Sherman Hemsley's 'George Jefferson' Was Comedy Genius Right on Down to His Strut (VIDEO)
Sherman Hemsley helps me get up and ready every morning because every morning, I watch TV One. And every morning, those reruns of Amen and The Jeffersons make me laugh out loud at least once, which is a real testament to their genuine humor since it’s been more than two decades since the latter went off the air. Far as I’m concerned, there’s no better way to start the day than with a good belly laugh.
That’s what Sherman Hemsley was good at -- eliciting chuckles and full-out guffaws from people in TV land. I mean, how can you watch this little man do his signature bowlegged James Brown chicken dance with a straight face? The fact that he never did so much as break a smile while he was busting the moves made it even funnier. Watch him in action, breaking it down with Roxie Roker (who, if you didn’t know or never cared before, is Lenny Kravtiz’ mama):
And then there was the classic George Jefferson walk, a pop cultural phenomenon in and of itself which is now a must-do for anyone feeling bold, brash, and assured of themselves, particularly when something they’ve said or done proves to be right. Couldn’t nobody strut like Sherman. That walk is now the stuff of legend. Matter of fact, I did it when I bargained myself a great deal for my first car and, most recently, when I managed to cook a pot roast without drying all of the juices, thus leaving a brownish, boulder-ish mass of jerky, like I usually do. Situations like that call for the George Jefferson walk and I am therefore thankful that he invented it.
Then he tantalized another generation in the late '80s and early '90s on Amen as Deacon Frye, who -- can we be honest? -- was really George Jefferson in Philly instead of New York, flanked by a different but likable cast (except that darn Thelma, who sizzled my nerves down to the nubs with that infernal grown-lady whining). Sherman once again stole the show and played his angry, little, short man routine to the hilt. I can still remember eating bowls of ice cream in front of my grandparents’ floor model Zenith and cracking up right along with them at Deacon Frye’s physical stunts and cutting comebacks. He could deliver a zinger like nobody’s business.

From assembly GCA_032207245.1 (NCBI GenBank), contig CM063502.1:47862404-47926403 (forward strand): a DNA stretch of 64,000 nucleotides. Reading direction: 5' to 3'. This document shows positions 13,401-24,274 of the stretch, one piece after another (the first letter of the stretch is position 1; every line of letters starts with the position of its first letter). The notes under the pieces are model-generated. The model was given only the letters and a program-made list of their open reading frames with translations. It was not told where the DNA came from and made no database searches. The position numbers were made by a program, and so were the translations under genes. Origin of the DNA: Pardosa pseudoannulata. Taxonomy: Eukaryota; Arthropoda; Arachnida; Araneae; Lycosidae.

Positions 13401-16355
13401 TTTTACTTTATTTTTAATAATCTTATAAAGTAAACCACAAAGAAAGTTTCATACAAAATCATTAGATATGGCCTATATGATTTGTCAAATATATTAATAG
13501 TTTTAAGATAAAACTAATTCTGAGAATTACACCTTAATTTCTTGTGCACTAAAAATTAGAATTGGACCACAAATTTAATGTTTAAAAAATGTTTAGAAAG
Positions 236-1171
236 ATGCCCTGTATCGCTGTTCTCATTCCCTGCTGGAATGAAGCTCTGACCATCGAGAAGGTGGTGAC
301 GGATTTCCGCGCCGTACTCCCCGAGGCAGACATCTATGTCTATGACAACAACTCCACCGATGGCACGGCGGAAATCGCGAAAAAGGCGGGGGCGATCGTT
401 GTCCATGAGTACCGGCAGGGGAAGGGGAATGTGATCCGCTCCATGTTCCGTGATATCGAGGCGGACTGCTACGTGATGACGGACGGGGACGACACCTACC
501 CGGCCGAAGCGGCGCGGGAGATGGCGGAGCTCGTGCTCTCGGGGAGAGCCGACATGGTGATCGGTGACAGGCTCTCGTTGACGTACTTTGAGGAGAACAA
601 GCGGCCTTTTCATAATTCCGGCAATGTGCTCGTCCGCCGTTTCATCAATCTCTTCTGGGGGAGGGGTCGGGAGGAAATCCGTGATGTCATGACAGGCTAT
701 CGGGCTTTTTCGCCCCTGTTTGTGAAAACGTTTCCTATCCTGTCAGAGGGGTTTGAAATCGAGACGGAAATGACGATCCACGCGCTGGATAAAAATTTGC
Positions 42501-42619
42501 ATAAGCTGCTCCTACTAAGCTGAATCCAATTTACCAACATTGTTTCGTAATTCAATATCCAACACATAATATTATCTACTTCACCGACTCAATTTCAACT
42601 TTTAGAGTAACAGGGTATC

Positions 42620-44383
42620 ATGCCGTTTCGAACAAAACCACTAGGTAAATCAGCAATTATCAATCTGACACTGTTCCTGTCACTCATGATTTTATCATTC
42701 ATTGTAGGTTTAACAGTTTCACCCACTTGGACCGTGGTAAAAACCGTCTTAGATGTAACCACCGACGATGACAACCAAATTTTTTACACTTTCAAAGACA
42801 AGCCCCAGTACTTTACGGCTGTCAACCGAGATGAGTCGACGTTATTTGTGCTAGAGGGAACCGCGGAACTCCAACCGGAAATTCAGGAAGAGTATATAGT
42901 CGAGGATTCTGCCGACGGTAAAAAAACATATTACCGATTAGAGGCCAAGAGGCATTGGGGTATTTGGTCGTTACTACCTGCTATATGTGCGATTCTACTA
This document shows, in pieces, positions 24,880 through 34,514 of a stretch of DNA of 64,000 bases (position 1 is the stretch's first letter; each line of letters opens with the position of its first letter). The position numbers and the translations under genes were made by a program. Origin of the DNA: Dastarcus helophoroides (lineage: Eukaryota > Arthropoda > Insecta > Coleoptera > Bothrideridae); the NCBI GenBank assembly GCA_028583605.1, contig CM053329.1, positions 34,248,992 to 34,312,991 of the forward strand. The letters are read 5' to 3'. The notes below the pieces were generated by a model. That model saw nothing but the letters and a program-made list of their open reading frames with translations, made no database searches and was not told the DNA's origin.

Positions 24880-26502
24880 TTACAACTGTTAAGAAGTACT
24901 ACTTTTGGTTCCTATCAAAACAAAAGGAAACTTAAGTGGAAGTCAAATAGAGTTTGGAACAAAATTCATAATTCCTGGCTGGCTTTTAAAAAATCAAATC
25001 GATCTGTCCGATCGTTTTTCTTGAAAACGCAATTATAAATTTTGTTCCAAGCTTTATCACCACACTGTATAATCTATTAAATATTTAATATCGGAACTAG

I can’t think of many actors with comedic delivery who make an LOL real, not just an acronym. And so I salute you, Mr. Hemsley, for gifting us with three solid decades of humor and giving of yourself in order to make people laugh. You know, laughter is all you have sometimes -- when you get up and go to a job you hate every day, when you’re going through issues in your relationships, when your kids are plucking your everlasting nerves. So he wasn't just an actor and his shows weren't just sitcoms. He facilitated, at the very least, little flashes of joy for a whole lot of people in 30-minute increments. So strut on, Sherman Hemsley, to your deluxe apartment in the sky.
What's your favorite episode of Amen or The Jeffersons?
Image via Public Domain, Wikimedia Commons
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